The Blueshirts outlasted the Senators, and the Nielsen Household rating of 5.74 made it the highest-rated Rangers game since another Game 7 during the memorable 1994 Stanley Cup Finals.
As for the Devils/Panthers on MSG Plus, they scored the best since the 2001 Eastern Conference Semifinals.
Time to move on to this year’s conference semis, as MSG produces post-game shows for all Rangers games, and all Devils home games.
The controversial adult services section of the classified ad site Backpage.com gained more high-profile critics this week. A number of musicians, including Alicia Keys, Rosanne Cash, Talib Kweli and members of the bands Pearl Jam, R.E.M., and The Roots have signed a petition against the adult ads, on the grounds that they are used by human traffickers to sell women and children sex slaves.
Backpage.com is owned by Village Voice Media, publishers of 13 alternative weeklies including the LA Weekly. The corporation has run articles in all 13 papers to downplay the frequency of child sex trafficking and attack critics, most famously Ashton Kutcher.
But this week the VVM papers have been uncharacteristically silent on the issue, despite both their new celebrity critics and a segment on Tuesday’s Nightline about the controversy. Is it possible the company has finally decided to stop compromising their journalistic integrity by using editorial pages to promote a corporate agenda? Let’s hope so.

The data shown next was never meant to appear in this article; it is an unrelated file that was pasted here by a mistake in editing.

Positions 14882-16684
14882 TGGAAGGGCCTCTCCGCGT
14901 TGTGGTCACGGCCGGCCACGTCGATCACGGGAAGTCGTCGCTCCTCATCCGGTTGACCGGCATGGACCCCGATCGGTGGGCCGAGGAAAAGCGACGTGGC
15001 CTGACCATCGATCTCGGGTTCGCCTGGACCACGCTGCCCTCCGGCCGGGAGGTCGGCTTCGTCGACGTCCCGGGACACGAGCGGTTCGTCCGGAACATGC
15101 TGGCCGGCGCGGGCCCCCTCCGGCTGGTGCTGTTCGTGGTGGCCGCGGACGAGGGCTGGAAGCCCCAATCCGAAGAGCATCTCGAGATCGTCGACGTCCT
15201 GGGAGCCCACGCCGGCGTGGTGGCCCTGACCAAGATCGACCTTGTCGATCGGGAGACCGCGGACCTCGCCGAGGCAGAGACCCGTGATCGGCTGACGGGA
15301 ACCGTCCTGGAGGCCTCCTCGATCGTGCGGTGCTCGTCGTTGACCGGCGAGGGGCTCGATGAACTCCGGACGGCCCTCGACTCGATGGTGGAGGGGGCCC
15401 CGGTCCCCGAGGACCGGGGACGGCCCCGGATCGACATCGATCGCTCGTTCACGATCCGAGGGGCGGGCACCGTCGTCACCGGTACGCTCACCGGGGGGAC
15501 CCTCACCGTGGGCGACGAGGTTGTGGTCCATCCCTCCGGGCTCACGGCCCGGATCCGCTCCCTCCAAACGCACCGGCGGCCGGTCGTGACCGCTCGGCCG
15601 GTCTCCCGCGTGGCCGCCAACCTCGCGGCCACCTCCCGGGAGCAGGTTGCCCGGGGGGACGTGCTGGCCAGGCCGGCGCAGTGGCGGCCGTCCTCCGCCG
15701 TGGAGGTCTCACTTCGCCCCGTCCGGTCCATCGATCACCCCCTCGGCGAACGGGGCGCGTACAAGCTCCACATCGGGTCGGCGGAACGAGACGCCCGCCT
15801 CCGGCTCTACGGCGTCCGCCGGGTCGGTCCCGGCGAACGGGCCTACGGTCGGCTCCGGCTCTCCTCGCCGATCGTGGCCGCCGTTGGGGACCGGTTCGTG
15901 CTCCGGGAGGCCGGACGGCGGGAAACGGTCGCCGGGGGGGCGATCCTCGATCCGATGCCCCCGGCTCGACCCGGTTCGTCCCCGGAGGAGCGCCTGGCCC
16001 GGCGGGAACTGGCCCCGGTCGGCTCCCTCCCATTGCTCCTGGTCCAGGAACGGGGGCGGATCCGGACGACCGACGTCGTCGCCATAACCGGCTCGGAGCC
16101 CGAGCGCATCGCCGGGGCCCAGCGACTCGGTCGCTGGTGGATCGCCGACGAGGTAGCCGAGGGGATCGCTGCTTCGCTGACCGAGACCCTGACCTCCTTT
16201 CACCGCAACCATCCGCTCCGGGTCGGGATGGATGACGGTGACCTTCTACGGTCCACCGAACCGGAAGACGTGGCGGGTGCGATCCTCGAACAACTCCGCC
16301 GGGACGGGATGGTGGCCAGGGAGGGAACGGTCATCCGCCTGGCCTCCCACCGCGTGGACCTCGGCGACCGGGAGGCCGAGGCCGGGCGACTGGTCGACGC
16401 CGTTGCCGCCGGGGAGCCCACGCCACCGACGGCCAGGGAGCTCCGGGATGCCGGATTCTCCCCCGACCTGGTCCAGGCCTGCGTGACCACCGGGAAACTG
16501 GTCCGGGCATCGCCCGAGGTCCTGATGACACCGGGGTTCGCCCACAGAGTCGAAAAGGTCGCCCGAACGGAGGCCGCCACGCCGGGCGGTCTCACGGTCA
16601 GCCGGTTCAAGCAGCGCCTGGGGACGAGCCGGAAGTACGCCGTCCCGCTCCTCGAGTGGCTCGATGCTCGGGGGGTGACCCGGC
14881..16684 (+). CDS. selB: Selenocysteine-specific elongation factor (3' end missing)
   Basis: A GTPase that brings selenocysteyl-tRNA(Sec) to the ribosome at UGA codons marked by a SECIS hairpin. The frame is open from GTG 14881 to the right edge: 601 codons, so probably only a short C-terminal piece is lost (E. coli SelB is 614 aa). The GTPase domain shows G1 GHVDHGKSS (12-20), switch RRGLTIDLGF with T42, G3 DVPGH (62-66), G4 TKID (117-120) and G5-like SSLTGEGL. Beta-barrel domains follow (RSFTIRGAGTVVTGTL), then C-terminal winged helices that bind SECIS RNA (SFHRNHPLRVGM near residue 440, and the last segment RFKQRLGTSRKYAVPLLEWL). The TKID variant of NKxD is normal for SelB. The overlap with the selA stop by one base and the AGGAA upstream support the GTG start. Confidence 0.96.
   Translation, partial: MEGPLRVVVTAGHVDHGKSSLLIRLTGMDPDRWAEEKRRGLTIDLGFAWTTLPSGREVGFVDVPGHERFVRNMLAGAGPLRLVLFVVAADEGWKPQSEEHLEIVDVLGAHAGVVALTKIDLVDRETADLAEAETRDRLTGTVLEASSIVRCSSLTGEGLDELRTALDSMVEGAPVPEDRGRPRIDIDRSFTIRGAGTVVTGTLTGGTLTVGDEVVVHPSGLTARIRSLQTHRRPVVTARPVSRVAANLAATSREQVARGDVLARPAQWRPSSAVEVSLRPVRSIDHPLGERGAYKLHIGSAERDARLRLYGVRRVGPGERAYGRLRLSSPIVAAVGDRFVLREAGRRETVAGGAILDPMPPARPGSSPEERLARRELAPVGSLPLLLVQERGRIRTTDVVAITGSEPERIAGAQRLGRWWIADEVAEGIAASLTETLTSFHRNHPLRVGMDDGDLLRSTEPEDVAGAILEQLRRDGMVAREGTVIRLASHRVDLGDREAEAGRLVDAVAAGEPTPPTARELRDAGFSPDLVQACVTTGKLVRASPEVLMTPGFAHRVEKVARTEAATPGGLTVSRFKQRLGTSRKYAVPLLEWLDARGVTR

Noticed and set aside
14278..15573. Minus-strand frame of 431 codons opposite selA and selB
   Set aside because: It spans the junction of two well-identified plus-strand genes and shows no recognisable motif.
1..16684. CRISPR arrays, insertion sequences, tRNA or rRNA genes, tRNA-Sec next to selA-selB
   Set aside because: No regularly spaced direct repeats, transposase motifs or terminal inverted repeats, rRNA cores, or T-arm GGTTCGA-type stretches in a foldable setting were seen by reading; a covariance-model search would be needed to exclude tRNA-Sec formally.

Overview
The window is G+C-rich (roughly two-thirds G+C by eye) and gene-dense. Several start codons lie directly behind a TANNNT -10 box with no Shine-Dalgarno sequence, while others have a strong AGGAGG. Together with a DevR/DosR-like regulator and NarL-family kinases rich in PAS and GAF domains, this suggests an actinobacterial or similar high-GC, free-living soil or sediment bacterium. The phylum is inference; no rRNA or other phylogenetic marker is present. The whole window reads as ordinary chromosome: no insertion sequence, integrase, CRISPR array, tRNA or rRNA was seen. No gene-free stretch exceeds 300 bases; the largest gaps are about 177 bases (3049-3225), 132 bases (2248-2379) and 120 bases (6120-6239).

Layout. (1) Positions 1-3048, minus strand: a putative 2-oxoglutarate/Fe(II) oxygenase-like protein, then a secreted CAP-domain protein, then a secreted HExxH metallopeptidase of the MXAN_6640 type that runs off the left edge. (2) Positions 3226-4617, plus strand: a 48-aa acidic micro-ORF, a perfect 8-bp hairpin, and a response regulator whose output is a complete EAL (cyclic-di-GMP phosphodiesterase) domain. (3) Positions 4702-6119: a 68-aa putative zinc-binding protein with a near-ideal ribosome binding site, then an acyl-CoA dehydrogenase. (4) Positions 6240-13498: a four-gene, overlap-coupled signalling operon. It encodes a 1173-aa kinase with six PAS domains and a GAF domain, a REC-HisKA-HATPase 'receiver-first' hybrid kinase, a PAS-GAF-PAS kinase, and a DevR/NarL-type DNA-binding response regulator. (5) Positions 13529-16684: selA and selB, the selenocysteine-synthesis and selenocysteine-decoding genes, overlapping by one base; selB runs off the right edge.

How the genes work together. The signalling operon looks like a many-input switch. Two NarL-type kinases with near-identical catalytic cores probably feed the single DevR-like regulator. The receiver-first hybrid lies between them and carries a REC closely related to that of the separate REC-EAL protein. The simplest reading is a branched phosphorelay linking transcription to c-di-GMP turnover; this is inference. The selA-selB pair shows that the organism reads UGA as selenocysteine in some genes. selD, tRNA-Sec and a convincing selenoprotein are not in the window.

Departures knows that even though the Rolling Stones haven’t produced something worthwhile since the 1820s, the band still has a large following. Therefore it was an easy call to put a never-before-seen picture of Mick Jagger on the front of its May/June issue, the first time the title has ever featured a celebrity on the cover.
WWD reports that the photo of Jagger was taken in 1963 by Terry O’Neill. “The boys were in the dressing room waiting to go on, and Mick was wearing this fur-hooded parka and lurking around,” O’Neill explains. “I got this one straight portrait out of him before he started sticking his tongue out — I got that one, too. But back then newspapers and magazines wanted clean-cut young men in suits and mop-top haircuts.”
ublisher, Steve DeLuca, said he wasn’t sure if the magazine would do a celebrity cover again, but did admit it was “interesting to have a known person on the cover.”
Even DeLuca is kind of over the Stones.
Here’s a look at what FishbowlNY stories made the most buzz this week.
- Essence Reassigns Managing Editor after Racist Facebook Page Leaks, April 24
- Brian Carter, WBLS Weekend Jock, Dies of Apparent Heart Attack, April 23
- Sean Fennessey Leaves GQ for Grantland, April 23
- ESPN Radio Switching to 98.7 FM Sunday, April 26
- Rolling out the Red Carpet for Time 100, April 25
- USA Today Journalists Targets of Online Intimidation, April 20
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Initially launched as a newsletter for women in entertainment by industry veteran Jamie Foster Brown, Sister 2 Sister has been breaking stories in black Hollywood since 1988. But it’s the lifestyle half of S2S where freelancers can break in with pitches on tips and trends on food, fitness, style and more.